But on the question of the influence of forests on climate and the permanent water supply, there is a growing unanimity among practical foresters and professors in the forest schools of Europe. Their theories and observations plainly show that the wholesale clearing of forests has an injurious effect on both, while the extensive planting of trees on arid regions has ameliorated the climate, prevented mountain torrents,and rendered the water supply more permanent. These investigations show that the general destruction of forests has rendered the climate dryer, more changeable and trying, and that forests on the one hand tend to lower the general temperature of a country and promote the fall of rain at more regular intervals, and on the other hand they ward off sudden meteorological changes which result in heavy falls of rain and disastrous floods.

It is well known that houses too closely surrounded by trees are damp. Beautiful and healthful as shade trees are, they may stand too near the house. Dense evergreens growing so close as to shut out all sunlight, are harmful. It is an old Italian proverb, that " where the sunlight cannot come the doctor must;" and sometimes the wisest direction of the physician to his rheumatic patient is, to cut down the tree which too densely overshadows the house and excludes all sunlight. The wetness of roads completely overshadowed by. trees, shows how forests affect the humidity of the ground they cover. Mr. Marsh says: " One important conclusion at least is certain and undisputed, that within their own limits and near their own borders forests maintain a more uniform degree of humidity in the atmosphere than is observed in cleared grounds." Speaking of the indiscriminate clearing in America, he says : " with the disappearance of the forest, all is changed. At one season, the earth parts with its warmth by radiation to an open sky, and at another receives heat from the unobstructed rays of the sun ; hence the climate becomes excessive, and the soil is alternately parched by the fervor of summer and seared by the rigors of winter."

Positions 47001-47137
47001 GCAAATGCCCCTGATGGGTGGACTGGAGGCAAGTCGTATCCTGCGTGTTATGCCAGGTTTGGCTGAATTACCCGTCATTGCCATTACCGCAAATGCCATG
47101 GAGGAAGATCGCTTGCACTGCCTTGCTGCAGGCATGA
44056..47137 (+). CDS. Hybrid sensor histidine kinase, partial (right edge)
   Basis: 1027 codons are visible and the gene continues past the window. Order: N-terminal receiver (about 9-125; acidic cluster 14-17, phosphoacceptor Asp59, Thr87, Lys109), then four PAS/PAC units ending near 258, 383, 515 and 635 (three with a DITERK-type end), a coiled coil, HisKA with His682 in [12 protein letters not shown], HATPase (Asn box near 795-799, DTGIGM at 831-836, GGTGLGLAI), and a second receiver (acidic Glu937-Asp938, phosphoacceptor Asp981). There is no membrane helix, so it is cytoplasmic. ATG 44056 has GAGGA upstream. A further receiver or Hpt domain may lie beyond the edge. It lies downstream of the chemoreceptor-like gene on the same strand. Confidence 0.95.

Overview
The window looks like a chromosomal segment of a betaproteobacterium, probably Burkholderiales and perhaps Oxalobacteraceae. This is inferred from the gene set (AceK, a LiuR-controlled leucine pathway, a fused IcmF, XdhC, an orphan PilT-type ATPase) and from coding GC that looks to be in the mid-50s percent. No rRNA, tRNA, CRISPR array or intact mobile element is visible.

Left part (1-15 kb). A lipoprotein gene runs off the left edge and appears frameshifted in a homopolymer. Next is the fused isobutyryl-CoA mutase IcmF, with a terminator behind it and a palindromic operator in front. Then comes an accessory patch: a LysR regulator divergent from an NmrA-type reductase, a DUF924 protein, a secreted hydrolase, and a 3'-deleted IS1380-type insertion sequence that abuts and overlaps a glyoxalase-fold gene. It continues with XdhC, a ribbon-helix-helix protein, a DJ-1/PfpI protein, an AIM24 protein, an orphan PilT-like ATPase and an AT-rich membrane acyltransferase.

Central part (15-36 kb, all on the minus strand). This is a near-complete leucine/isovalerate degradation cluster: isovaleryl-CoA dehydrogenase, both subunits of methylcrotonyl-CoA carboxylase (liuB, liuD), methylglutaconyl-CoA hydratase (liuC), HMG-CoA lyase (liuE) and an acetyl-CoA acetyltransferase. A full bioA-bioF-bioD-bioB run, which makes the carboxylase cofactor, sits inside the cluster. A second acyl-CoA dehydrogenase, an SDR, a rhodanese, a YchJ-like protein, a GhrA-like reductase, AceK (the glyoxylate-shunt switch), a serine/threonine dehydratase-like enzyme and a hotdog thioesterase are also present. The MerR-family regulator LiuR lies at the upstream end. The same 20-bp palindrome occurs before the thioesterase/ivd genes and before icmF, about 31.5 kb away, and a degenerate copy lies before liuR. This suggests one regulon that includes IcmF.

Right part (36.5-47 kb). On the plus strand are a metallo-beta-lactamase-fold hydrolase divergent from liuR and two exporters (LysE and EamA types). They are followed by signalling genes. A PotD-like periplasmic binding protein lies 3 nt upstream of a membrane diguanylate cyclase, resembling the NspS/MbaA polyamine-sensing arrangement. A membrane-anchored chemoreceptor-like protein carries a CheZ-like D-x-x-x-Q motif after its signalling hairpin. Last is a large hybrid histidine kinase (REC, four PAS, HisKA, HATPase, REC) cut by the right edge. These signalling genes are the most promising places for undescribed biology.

Wm. Cullen Bryant says: " Our summers are becoming dryer and our streams smaller. Take the Cuyahoga as an illustration. Fifty years ago large barges loaded with goods went up and down that river. Now, in an ordinary stage of the water, a canoe or skiff can hardly pass down the stream. And from the same cause—the destruction of our forests—other streams are drying up in summer." Almost every work on forestry abounds in evidence that extensive forest denudation has everywhere diminished the flow of springs. The case of the famous spring in the Island of Ascension is often cited, which dried up when the adjacent mountain was cleared, but reappeared in a few years after the wood was replanted. Several lakes in Switzerland showed a depression of their level after a general devastation of the forests. Siemoni says : " In a rocky nook in the Tuscan Apennines there flowed a perennial stream from three adjacent springs. On the disappearance of the woods around and above the springs the stream ceased, except in rainy weather, but when a new growth of wood again shaded the soil, the springs began to flow." Marchand says: " The river that from time immemorial furnished ample water-power for the factory at St. Ursanne dwindled so much when the surrounding woods were cut that the factory was at last obliged to stop altogether." President Chadbourne says that Salt Lake contains nearly twice as much water as it did when the Mormons came, and that the water supply is increasing throughout the territory, not by an increase of rain, but cultivation and extensive groves of trees have checked the influence of drying winds and lessened evaporation.*